There are as many ways to advocate for rights as there are systems, contexts that are oppressive, and creative advocates to invent disruptive engagement with those oppressors. Understanding advocacy as a tactical and operational tool of social justice transformation requires experience and practical knowledge of the concrete realities of the System Of Focus (SOF). To use advocacy to extend the impact of social justice transformation, we need to also extend our understanding of advocacy as a scaffold for making our Strategy facilitate that transformation.

Virtually all approaches to first order advocacy follow this abstract script:

  • Disrupt the ordinary way of business of the System of Focus (SOF) by challenging some part of its typical behavior or some relationship it has with the outside world.
  • Threaten to cause a bigger and less controlled change in the SOF if the advocacy demands aren’t met.
  • The SOF chooses to make a smaller adaptation to avoid a bigger, uncontrolled one.

Active advocacy is (thus) a negotiation process, no matter how the process proceeds. But, while advocates are focused on an individual or community outcome, the SOF is focused on the externally forced (re)distribution of resources that they believe they have the right to control as they wish.

This standard pattern of rights advocacy is reimagining the distribution of the tools of life-it is a political struggle. This is as true of a struggle over an Individual Education Program, as it is over a presidential campaign.

But, as an advocate, it is important to remember that this pattern is not just a negotiation over the distribution of resources. That might be true for the SOF, but it isn’t for the person or community whose life possibilities could be expanded by successful advocacy. Buying in to the SOF view of the purpose in the negotiation, is a slippery slope toward the financialization and politicization of advocacy as a social justice tool. It turns social justice advocacy into a  zombie.

Before going into the more sophisticated advocacy patterns available to disability advocates in our 21st century future, it is important to ground ourselves more deeply in the underlying dynamic reality of First Order Advocacy (FOA).

Next Post: What the SOF Is and How We Engage It

Expanding Disability Rights Through Advocacy

In the last half-century, the disability community has gone from a fragmented, cure-focused, disconnected aggregation of individuals isolated in their families or in institutions to an identity-aware, active, present, and organized advocacy movement.

The kind of advocacy that led to this blossoming of our community can be thought of as driven by the same model that black civil rights, feminism, and other identity-based rights movements have used:

    • The passage of legislation that mandates certain rights.
    • The development of procedures to define rights and due process when those rights are violated.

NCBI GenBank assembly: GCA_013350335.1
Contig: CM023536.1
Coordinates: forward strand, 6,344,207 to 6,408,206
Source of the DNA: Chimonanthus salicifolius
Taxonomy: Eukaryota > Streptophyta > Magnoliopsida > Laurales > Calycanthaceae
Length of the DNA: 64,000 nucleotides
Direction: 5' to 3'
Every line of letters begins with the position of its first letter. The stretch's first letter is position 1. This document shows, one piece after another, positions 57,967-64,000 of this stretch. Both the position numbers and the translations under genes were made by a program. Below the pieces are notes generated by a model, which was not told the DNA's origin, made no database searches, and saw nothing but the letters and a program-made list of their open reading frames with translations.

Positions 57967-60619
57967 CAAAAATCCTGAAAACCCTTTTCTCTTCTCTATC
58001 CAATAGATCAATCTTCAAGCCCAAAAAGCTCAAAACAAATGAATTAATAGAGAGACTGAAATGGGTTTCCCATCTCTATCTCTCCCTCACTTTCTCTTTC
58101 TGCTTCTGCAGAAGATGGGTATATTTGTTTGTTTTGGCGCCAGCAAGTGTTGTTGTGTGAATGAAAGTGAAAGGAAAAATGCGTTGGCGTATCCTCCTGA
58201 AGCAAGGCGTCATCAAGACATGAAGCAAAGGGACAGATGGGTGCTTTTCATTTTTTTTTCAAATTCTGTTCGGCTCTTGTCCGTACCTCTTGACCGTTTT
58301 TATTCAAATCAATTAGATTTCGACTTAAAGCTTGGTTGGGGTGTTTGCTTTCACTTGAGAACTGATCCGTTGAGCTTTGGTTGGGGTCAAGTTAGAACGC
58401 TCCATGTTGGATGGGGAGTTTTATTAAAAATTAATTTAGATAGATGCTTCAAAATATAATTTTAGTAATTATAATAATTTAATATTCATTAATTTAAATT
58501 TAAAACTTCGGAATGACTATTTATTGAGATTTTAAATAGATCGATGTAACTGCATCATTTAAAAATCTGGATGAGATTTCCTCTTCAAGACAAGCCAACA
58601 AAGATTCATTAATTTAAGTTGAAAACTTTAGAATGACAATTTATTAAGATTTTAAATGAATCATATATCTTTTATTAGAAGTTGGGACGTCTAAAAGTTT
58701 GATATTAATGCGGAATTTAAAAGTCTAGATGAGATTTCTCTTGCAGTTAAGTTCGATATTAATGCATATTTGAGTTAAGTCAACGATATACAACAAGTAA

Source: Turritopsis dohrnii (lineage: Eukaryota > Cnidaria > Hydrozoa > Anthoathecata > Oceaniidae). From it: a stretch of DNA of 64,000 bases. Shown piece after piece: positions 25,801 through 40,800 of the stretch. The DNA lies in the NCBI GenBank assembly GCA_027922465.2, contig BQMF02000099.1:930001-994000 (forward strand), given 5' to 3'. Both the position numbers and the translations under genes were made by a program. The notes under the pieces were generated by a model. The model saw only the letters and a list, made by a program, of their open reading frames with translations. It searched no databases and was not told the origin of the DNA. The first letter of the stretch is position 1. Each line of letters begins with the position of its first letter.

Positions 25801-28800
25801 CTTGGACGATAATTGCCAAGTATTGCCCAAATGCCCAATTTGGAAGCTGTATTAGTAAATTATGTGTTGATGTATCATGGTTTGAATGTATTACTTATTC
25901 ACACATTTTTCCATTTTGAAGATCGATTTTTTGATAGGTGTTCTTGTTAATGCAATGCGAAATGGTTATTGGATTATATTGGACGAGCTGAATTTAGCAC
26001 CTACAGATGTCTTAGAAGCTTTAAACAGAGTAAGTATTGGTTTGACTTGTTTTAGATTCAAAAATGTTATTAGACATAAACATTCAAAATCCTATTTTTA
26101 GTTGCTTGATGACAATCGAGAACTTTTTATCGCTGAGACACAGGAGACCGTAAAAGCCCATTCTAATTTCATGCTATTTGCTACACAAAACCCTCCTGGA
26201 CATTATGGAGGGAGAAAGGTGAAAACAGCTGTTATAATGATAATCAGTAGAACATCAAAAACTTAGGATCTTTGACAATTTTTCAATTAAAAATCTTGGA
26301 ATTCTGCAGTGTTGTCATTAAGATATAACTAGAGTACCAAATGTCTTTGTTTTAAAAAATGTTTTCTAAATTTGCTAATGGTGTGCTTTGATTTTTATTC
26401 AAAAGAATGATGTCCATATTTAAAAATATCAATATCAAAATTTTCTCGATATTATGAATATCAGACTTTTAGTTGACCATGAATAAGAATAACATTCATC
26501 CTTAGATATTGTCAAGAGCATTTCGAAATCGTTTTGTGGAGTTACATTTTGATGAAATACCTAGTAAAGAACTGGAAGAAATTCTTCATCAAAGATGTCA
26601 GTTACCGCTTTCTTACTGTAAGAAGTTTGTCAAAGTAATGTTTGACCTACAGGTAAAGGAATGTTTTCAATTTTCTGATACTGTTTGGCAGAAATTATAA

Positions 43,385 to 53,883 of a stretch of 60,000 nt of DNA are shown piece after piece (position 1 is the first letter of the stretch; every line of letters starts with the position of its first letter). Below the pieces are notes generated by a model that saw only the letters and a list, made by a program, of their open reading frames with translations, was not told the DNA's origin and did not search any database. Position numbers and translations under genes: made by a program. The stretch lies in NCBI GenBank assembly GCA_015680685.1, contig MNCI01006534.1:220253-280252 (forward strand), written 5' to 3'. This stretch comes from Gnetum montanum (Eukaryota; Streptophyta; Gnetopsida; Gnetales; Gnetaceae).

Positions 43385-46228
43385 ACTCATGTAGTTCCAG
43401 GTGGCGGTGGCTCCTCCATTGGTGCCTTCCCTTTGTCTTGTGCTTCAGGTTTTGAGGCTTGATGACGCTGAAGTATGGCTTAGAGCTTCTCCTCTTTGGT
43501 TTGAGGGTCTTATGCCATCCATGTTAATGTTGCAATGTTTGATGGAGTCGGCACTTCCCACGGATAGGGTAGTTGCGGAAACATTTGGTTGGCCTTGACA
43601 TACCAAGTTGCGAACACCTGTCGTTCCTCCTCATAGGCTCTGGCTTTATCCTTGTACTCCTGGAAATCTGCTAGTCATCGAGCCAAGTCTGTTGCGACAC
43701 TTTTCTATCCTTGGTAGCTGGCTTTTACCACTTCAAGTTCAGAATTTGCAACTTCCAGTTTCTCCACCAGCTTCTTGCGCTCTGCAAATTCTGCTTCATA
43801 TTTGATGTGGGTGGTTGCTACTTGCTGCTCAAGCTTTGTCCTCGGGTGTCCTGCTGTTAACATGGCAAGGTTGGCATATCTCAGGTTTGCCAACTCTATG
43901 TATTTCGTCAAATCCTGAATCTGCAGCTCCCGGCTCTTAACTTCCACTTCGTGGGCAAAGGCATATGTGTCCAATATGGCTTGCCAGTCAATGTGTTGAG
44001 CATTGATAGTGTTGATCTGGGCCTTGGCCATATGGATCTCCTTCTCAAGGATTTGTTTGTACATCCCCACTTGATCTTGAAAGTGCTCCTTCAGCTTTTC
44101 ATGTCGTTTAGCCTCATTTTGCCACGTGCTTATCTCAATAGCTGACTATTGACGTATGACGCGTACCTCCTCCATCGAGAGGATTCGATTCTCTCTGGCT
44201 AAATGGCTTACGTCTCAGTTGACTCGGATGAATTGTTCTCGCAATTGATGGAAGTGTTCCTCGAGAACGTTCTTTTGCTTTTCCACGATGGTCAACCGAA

• The use of legislative solutions to the trade-offs and detailed reification of those rights.

Essentially, rights, in this model, are only those which can be legislated and bureaucratized. This process of rights expansion is driven by presence, protest, policy proposals.

The successes of our common effort are real, but not complete. Both the larger world and the requirements of future success with advocacy have changed and will continue to change. The ongoing resistance to our advocacy over the last half-century has gradually muted our impact. We must face up to these realities if we expect to further our project of social justice and personal empowerment.

The core of a new approach to advocacy for our community requires an understanding of the advocacy environment as a Complex Adaptive System (CAS) , and not as a machine that we change as we would a car engine.
Seeing the constraints on our community as processes in a CAS is not a new technique of advocacy, though it does offer us a new way to view how we change The System.

There is a basic pattern that we have used to pursue rights, and in my next post, I’ll go over that pattern as a prelude to a version for advocacy in a complex adaptive system.

A Strategic Approach to Advocacy Success

We tend to value our success changing The System in tactical terms:

  • Creating this specific improvement in support; this specific elimination of discrimination, bullying, limits; this change in public policy or practice.
  • Enabling a move into a better or more expansive “adjacent possibility”, unavailable before this specific advocacy success.
  • Bringing with it increased funding, skill enhancement, recognition, and an expansion of our current reach.

But, underneath our judgment of immediate value lies a deeper and far more extensive meaning, that we would call a strategy if we understood what a strategy is.

We don’t understand. We think a strategy is a clever engagement with the System of Focus (SOF) to force them to accommodate us. It isn’t.

A Strategy is a scaffold for engaging our environment with effective decisions over time, when:

  • The future is unpredictable. If the future was predictable, we wouldn’t need a strategy. We could just make an operational plan like a logic model and success would roll out like a boulder falling off a cliff to the ground.
  • We don’t have enough resources. If we had infinite resources, we could just keep plugging away, through trial-and-error, until we succeeded.